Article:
This is not a book about one thing. It's not a 250-page dissertation on leadership, teams or motivation. Instead, it's an agenda for building organizations that can flourish in a world of diminished hopes, relentless change and ferocious competition.

This is not a book about doing better. It's not a manual for people who want to tinker at the margins. Instead, it's an impassioned plea to reinvent management as we know it—to rethink the fundamental assumptions we have about capitalism, organizational life, and the meaning of work.

Leaders today confront a world where the unprecedented is the norm. Wherever one looks, one sees the exceptional and the extraordinary:

Business newspapers decrying the state of capitalism. Once-innovative companies struggling to save off senescence. Next gen employees shunning blue chips for social start-ups. Corporate miscreants getting pilloried in the blogosphere. Entry barriers tumbling in what were once oligopolistic strongholds. Hundred year-old business models being rendered irrelevant overnight. Newbie organizations crowdsourcing their most creative work. National governments lurching towards bankruptcy. Investors angrily confronting greedy CEOs and complacent boards. Newly omnipotent customers eagerly wielding their power. Social media dramatically transforming the way human beings connect, learn and collaborate.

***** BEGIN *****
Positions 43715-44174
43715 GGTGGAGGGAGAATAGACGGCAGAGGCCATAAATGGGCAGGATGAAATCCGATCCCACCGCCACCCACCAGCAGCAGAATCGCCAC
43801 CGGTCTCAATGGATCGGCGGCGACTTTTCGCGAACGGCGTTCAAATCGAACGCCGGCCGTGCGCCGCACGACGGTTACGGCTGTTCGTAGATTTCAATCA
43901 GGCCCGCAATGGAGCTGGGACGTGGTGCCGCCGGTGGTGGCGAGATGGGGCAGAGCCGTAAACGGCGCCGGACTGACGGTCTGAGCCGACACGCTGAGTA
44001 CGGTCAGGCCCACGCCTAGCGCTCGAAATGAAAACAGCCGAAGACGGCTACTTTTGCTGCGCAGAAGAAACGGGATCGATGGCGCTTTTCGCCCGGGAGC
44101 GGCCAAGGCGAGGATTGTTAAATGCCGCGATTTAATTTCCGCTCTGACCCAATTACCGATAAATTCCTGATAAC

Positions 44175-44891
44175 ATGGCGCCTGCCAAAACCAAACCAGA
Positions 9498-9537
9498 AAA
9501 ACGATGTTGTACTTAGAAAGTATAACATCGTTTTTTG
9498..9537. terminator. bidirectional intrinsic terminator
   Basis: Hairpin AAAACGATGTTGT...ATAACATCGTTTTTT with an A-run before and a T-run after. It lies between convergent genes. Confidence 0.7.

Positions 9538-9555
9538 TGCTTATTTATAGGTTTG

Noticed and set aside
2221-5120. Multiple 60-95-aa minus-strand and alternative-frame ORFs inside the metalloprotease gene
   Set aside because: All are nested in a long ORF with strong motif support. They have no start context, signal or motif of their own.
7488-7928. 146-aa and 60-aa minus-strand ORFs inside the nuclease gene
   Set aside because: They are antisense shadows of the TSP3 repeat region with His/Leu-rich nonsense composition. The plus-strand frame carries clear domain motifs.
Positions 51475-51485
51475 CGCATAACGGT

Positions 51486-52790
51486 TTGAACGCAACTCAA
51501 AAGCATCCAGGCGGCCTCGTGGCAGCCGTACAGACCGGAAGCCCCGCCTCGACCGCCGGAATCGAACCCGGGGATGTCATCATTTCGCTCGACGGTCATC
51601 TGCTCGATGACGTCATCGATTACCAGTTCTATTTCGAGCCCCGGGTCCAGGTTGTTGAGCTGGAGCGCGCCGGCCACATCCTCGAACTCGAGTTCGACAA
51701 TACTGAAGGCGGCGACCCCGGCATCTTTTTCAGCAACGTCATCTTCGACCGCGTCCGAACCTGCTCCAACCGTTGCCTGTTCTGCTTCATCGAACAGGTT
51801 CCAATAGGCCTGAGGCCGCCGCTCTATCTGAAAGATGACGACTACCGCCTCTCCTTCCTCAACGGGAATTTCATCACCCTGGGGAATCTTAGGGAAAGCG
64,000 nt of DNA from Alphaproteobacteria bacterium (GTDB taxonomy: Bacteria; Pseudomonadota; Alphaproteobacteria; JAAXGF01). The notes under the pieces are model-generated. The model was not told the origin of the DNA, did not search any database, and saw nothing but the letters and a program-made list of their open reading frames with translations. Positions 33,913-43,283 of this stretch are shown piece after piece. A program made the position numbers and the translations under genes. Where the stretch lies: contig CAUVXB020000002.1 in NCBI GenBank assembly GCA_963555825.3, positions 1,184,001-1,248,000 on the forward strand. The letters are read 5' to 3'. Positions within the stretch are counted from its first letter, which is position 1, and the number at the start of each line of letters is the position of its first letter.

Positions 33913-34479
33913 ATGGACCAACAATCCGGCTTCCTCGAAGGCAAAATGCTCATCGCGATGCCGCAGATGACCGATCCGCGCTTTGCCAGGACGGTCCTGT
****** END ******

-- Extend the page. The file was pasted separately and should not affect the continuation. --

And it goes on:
Obviously, there are lots of things that matter now. But in a world of fractured certainties and battered trust, some things matter more than others. While the challenges facing organizations are limitless; leadership bandwidth isn't. That's why you have to be clear about what really matters now. What are the fundamental, make-or-break issues that will determine whether your organization thrives or dives in the years ahead? Hamel identifies five issues are that are paramount: values, innovation, adaptability, passion and ideology. In doing so he presents an essential agenda for leaders everywhere who are eager to...